Memorable Manitobans: Alexander McIntosh (1889-1982)
Born on the family farm in Lancaster Township, Ontario on 4 September 1889, he came to western Canada on a “Harvest Excursion” train of 1907-08 and, for that winter, worked in Transcona, Manitoba. For the next four years he worked for a lumber and navigation company in the Caribou District of British Columbia and for three more years for the Edmonton, Dunvegan and British Columbia Railway where his uncle, J. D. McArthur, had contracts to build the railways. He then joined the Royal North West Mounted Police (RNWMP), was stationed in the Peace River country and, during the First World War, served overseas with the RNWMP. On his return to Canada he homesteaded at Rio Grand in the Grand Prairie region of Alberta.
In 1923 he arrived in the Lac du Bonnet area to work as a carpenter’s helper for McArthur. He worked for a while at Beaconia and the Manitoba Paper Company mill site in Pine Falls during its construction. However, he spent most of the next five years in charge of a sawmill at Great Falls. By 1925 he had acquired 2,000 acres of land from McArthur and an additional 42 square miles of forest along the Winnipeg River north of Lac du Bonnet. He continued to farm, operate sawmills and cut pulpwood. He cut and delivered up to 10,000 cords of pulpwood a year to the Pine Falls mill. During the Second World War, as many as 200 men were employed running his saw and planing mills, operating his local lumberyard, and cutting and hauling pulpwood to the mill.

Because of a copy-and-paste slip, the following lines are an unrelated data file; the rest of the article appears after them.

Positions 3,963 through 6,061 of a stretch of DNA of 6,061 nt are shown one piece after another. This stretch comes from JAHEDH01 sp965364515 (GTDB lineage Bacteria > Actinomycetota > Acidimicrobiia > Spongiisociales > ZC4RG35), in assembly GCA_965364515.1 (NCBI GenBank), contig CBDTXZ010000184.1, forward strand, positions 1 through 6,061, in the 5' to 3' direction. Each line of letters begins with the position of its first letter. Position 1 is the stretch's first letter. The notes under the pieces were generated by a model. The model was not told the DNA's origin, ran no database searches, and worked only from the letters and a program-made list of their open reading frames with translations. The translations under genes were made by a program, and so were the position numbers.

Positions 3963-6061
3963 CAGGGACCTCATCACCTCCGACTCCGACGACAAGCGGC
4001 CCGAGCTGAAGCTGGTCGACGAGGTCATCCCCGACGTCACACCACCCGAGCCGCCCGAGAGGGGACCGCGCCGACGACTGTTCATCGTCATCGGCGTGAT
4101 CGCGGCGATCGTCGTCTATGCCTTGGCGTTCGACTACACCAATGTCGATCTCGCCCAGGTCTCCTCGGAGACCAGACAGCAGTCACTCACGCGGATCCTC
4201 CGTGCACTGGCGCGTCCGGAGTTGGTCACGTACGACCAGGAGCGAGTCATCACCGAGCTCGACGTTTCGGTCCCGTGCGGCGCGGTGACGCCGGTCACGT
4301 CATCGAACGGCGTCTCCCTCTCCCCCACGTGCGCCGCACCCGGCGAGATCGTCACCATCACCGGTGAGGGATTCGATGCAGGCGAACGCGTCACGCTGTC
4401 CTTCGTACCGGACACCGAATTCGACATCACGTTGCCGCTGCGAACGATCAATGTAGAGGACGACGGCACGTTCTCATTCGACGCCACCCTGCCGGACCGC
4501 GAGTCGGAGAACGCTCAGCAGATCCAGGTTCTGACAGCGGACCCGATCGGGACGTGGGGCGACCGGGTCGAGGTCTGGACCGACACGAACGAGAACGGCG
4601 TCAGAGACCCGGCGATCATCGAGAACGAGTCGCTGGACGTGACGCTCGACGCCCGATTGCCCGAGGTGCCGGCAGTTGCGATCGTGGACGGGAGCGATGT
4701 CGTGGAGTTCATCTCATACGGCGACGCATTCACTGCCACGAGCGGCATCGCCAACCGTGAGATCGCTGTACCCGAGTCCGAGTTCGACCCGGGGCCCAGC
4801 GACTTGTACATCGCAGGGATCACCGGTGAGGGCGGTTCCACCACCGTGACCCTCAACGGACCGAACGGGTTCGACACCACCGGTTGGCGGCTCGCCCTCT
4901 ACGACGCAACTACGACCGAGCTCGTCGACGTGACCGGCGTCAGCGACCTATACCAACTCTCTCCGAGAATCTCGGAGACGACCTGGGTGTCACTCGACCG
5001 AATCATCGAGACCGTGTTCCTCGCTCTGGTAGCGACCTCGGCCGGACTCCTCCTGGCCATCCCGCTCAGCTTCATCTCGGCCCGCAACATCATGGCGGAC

McIntosh subdivided some of his land for the development of residential lots in Lac du Bonnet. He often sold lots on credit and loaned lumber and bricks to buyers to build their homes. He retired in 1950, having passed his farming and other enterprises on to his son, Ramsay.
He died on 18 February 1982. He is commemorated by a plaque and McIntosh Street in the Town of Lac du Bonnet.
Obituary, Winnipeg Free Press, 19 February 1982, page 53.
McIntosh Commemorative Plaque, Town of Lac du Bonnet.
This page was prepared by Gordon Goldsborough.
Page revised: 24 October 2012